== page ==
Total Pageviews

Bebop Spoken There

Grant Green Jr.: "One thing that most people--especially jazz cats--don't realise is that all of your jazz standards were once pop standards" - DownBeat July 2018).

-----

Bobby Sanabria: "Tito Puente was not a very tall man, but when he played the timbales he was a giant among men." - DownBeat July 2018).

Posting a comment

If you experience any problems posting a comment, as I understand some readers are, then email it to me direct, stating which post your comment relates to - lanceliddle@gmail.com. Alternatively, try the Anonymous button but please sign your name!
Apologies for any inconvenience, this is due to circumstances beyond my control.

Youre Vote is Important

Voting is now taking place for Nominations in the All Party Parliamentary Jazz Awards. Please take this opportunity to vote in the various categories including MEDIA where a vote for Bebop Spoken Here would be much appreciated.

Today Wednesday June 20

Afternoon

Vieux Carré Jazzmen - Cullercoats Crescent Club, 1 Hudleston, Cullercoats NE30 4QS. Tel: 0191 253 0242. 1:00pm. Free admission.

Evening

Take it to the Bridge - The Globe, 11 Railway Street, Newcastle NE4 7AD. 8:00pm. £1.00.

-----

Cancelled!

Francis Tulip Quartet - Sage Gateshead, Gateshead Quays, Gateshead NE8 2JR. 6:30pm. Concourse gig.

Cancelled!

-----

Emma Fisk & James Birkett + Hot Club du Nord - Sage Gateshead Sage Gateshead, Gateshead Quays, Gateshead NE8 2JR. Tel: 0191 443 4666. 8:00pm. £15.30.

Steve Glendinning & Paul Grainger - Dun Cow, Brandling Village, Jesmond, Newcastle NE2 4RS. 8pm. Free.

Community Hall New Orleans Band - Springwell Village Community Venue, Fell Road, Springwell, Gateshead NE9 7RP. 8:15pm £3.00.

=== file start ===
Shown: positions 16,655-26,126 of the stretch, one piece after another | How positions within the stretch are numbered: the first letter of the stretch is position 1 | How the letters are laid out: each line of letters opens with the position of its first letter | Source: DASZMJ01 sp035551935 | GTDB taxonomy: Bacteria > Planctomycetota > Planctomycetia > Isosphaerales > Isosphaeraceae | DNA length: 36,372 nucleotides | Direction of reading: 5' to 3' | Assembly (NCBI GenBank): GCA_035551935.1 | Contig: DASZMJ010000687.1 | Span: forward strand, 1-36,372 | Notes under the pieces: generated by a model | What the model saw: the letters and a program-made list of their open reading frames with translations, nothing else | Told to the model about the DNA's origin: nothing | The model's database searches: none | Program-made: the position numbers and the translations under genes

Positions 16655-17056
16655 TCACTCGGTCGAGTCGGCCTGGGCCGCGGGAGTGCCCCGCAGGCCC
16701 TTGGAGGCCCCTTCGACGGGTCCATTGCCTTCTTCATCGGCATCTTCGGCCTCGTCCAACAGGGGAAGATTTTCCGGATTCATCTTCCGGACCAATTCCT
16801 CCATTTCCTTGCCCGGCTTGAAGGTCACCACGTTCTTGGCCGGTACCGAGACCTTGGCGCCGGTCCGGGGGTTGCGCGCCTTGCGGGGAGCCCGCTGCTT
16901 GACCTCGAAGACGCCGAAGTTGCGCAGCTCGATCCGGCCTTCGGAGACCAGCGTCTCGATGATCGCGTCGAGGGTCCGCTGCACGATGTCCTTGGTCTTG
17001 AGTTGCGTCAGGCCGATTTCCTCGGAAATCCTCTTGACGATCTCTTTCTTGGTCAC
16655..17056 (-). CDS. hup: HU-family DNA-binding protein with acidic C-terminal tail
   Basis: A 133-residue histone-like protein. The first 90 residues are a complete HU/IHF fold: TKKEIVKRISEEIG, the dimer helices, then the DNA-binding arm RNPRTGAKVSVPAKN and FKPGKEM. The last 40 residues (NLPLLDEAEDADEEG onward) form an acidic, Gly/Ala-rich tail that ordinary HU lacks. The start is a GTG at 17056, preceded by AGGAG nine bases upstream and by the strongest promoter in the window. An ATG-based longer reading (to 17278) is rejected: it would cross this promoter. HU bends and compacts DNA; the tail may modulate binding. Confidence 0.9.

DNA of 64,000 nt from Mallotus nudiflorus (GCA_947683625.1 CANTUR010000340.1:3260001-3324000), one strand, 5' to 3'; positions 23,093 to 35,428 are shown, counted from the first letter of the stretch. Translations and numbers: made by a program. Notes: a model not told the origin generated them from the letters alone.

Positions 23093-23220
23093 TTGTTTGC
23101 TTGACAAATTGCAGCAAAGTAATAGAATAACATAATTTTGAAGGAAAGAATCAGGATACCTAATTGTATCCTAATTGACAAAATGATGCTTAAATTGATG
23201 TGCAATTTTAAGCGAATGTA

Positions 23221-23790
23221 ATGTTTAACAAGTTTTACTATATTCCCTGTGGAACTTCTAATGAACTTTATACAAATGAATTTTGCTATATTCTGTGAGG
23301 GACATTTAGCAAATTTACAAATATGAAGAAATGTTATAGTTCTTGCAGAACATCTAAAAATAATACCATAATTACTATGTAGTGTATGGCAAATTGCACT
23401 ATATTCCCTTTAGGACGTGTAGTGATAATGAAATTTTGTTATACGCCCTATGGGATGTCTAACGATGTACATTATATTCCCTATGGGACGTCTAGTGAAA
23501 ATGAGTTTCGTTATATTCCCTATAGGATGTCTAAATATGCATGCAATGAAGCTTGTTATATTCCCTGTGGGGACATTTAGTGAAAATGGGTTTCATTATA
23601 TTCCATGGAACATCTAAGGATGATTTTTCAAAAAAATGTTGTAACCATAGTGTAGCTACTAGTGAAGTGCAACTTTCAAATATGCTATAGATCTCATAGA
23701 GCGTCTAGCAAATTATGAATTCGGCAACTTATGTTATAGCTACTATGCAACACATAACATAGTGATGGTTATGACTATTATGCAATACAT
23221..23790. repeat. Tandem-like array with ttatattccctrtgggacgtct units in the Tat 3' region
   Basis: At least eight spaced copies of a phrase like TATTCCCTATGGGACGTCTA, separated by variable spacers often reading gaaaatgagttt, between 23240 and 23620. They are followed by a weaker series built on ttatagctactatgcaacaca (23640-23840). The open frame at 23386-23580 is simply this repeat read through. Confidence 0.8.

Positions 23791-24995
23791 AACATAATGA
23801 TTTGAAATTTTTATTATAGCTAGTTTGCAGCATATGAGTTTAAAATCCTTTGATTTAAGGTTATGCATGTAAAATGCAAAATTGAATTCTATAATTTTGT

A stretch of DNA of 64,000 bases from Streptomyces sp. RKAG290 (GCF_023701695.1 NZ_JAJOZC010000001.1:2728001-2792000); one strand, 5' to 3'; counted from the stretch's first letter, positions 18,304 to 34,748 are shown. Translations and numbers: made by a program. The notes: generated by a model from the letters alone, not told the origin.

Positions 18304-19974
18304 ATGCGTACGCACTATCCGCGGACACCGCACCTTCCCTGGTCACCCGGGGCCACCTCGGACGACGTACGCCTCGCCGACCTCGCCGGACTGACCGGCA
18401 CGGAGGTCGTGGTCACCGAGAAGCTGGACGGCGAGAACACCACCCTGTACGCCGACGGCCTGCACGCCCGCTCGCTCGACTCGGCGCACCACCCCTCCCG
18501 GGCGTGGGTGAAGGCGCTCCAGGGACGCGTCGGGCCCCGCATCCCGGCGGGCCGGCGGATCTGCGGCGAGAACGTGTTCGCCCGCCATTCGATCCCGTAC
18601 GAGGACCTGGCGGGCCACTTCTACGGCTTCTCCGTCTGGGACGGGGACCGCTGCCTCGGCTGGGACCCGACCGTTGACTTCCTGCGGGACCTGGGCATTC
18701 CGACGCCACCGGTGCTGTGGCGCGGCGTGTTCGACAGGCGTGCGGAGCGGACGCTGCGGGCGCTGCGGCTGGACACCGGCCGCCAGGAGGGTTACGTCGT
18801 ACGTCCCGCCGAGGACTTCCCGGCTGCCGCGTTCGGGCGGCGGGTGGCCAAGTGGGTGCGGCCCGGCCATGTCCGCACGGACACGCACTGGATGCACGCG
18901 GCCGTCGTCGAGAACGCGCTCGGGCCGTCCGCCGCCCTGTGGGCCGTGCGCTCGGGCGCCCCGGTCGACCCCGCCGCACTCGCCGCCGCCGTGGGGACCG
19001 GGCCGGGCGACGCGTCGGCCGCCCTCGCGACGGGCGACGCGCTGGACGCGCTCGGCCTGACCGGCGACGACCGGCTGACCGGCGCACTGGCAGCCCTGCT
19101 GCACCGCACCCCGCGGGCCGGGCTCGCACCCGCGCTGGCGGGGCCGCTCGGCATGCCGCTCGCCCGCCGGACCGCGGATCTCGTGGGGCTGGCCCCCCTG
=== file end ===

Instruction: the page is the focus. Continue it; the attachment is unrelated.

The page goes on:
Moonshine Sessions - Billy Bootleggers, 28 Nelson Street, Newcastle NE1 5AN. 8:30pm. Free.

To the best of our knowledge, details of the above events are correct but may be subject to alteration.

Wednesday, August 31, 2016

Durham Alumni Big Band with Al Wood @ Ushaw Durham Jazz Festival. August 27

 (Review by Russell).
The first jazz festival to be held in Durham’s Ushaw College couldn’t possibly omit the county’s finest big band from the programme. A Saturday afternoon slot in the magnificent surroundings of the circa 1808 Exhibition Hall attracted a large crowd eager to hear the award-winning band. An indication of the commitment of band members was that few deps were required on this August bank holiday weekend. Guest MD Al Wood was booked to work with the band and two star names were to sit-in.
An ensemble with exceptional soloists in the ranks, the Alumni presented a balanced set of tunes. Star tenor soloist Alex Baker featured on several numbers including Al Wood’s Over the Top with the band in fine form, and a magnificent Lady Day. Veteran trombone man Terry ‘Smokin’ Spitfire’ O’Hern grabbed a solo on I Love Paris and Ian Robinson’s flugelhorn solo on Black Orpheus (arr. Phil Steel) deservedly met with applause.

MD Wood took five leaving the Alumni to tackle James Hamilton’s Back on Your Heads with several soloists standing up – Baker (tenor), Jonny Dunn (trumpet), Steve McGarvie (another Smokin’ Spitfire!) blowing alto, and ’bone man O’Hern. The sections never fail to deliver the goods: the all-star trumpets led by young Tom Hill (grandfather Mick sat in the section to keep an eye on the young whippersnapper!), the ace trombones and a hard to beat reeds’ section, not forgetting the best big band rhythm section around - Edis, Amy Baker and Stephen Fletcher.